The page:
Unfortunately, long-distance line of sight isn’t always possible. Sometimes, you will encounter an obstacle that you simply can’t go over (or through). Or you might need to stretch a link to go farther than your available radios and antennas permit. Maybe you are just on the edge of range of a good AP, but need to provide access to a room full of people (and they don’t all have high-gain antennas). A repeater may help in your application.
A radio repeater is a piece of equipment with two complete radios in it. Any traffic heard on the first radio is repeated to the second, and vice versa. If directional antennas are used, a weak signal reaching one of the transmitters is then rebroadcast over the other channel, as if it had originated from that point. Figure 7-6 shows the use of this technique to extend range or get around obstacles.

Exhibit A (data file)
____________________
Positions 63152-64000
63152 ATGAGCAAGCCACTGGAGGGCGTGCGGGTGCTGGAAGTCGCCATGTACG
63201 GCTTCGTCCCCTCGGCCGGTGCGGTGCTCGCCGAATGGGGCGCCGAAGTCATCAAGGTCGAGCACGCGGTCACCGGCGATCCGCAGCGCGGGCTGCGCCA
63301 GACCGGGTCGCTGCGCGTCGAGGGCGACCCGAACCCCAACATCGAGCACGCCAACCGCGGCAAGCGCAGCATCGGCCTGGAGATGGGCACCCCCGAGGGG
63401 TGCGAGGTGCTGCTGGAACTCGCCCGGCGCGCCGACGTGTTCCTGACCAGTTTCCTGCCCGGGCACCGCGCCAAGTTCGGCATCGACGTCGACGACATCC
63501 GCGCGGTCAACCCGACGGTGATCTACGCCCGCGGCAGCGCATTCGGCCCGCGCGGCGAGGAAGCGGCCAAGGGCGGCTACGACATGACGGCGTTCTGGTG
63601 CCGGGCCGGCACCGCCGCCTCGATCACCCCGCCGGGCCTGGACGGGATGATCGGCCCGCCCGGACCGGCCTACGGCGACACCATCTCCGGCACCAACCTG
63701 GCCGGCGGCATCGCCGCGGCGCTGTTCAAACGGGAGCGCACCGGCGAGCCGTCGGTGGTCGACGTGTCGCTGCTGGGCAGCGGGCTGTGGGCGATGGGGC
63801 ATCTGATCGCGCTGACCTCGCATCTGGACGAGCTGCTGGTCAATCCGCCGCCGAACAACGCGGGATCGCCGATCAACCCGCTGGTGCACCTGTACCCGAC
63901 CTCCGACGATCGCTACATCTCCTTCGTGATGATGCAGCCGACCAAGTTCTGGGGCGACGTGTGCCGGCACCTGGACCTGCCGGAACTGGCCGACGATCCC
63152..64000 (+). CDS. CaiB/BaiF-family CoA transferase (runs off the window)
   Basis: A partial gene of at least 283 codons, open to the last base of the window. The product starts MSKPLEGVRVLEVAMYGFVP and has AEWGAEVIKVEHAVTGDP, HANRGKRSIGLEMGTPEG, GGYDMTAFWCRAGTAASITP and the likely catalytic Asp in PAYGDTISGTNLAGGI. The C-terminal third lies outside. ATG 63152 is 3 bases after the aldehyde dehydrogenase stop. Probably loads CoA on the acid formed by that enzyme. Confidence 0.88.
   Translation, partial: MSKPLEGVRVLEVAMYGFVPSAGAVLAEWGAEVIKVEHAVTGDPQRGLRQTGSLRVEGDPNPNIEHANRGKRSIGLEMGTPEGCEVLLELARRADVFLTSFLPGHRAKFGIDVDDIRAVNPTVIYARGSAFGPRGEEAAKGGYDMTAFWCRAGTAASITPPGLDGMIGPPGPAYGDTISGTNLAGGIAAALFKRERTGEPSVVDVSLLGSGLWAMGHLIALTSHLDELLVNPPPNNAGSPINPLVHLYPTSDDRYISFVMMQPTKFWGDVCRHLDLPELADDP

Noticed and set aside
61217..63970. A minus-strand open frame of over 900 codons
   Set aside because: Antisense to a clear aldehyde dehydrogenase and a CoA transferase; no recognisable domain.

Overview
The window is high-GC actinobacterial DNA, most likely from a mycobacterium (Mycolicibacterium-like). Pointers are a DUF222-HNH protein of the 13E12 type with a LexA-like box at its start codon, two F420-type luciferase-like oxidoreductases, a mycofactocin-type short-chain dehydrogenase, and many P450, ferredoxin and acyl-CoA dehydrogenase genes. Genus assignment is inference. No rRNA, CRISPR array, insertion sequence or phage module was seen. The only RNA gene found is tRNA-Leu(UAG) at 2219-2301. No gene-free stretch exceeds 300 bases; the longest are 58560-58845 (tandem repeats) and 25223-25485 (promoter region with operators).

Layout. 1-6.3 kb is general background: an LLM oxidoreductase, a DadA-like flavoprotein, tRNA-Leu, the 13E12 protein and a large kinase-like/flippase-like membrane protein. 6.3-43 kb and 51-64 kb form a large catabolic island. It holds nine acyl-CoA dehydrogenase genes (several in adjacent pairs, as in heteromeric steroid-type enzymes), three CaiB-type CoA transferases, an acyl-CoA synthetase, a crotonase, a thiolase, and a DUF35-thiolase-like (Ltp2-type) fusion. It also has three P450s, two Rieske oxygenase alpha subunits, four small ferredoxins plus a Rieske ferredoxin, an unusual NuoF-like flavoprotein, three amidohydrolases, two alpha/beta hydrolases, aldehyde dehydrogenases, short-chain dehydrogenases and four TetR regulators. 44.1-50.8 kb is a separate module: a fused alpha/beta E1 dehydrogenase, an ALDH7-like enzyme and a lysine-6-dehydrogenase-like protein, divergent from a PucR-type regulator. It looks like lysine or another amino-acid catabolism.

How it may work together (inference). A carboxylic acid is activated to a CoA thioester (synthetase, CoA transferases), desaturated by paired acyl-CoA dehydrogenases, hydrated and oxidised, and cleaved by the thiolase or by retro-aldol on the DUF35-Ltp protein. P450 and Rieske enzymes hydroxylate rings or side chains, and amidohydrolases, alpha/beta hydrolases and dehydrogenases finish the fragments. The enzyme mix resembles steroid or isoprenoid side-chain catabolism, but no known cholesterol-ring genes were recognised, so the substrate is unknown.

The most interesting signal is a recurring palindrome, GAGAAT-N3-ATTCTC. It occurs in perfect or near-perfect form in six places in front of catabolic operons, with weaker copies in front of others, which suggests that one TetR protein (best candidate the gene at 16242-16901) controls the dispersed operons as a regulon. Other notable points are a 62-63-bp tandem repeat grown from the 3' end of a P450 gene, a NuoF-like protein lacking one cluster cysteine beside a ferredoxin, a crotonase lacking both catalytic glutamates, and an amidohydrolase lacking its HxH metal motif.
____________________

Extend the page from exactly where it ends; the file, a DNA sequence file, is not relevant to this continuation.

Figure 7-6. A repeater does just that: repeat everything it hears to someone else down the line
While a classic radio repeater might work fine with 802.11b, I unfortunately don’t have access to radio gear capable of broadcasting a 25MHz wide signal at 2.4GHz. But I do have the next best thing: a couple of 802.11b PCMCIA cards.
The following sections describe three repeater-like configurations that are useful in many circumstances.
If you have a PC with two PCMCIA slots, you can configure Linux to use both interfaces and pass packets ...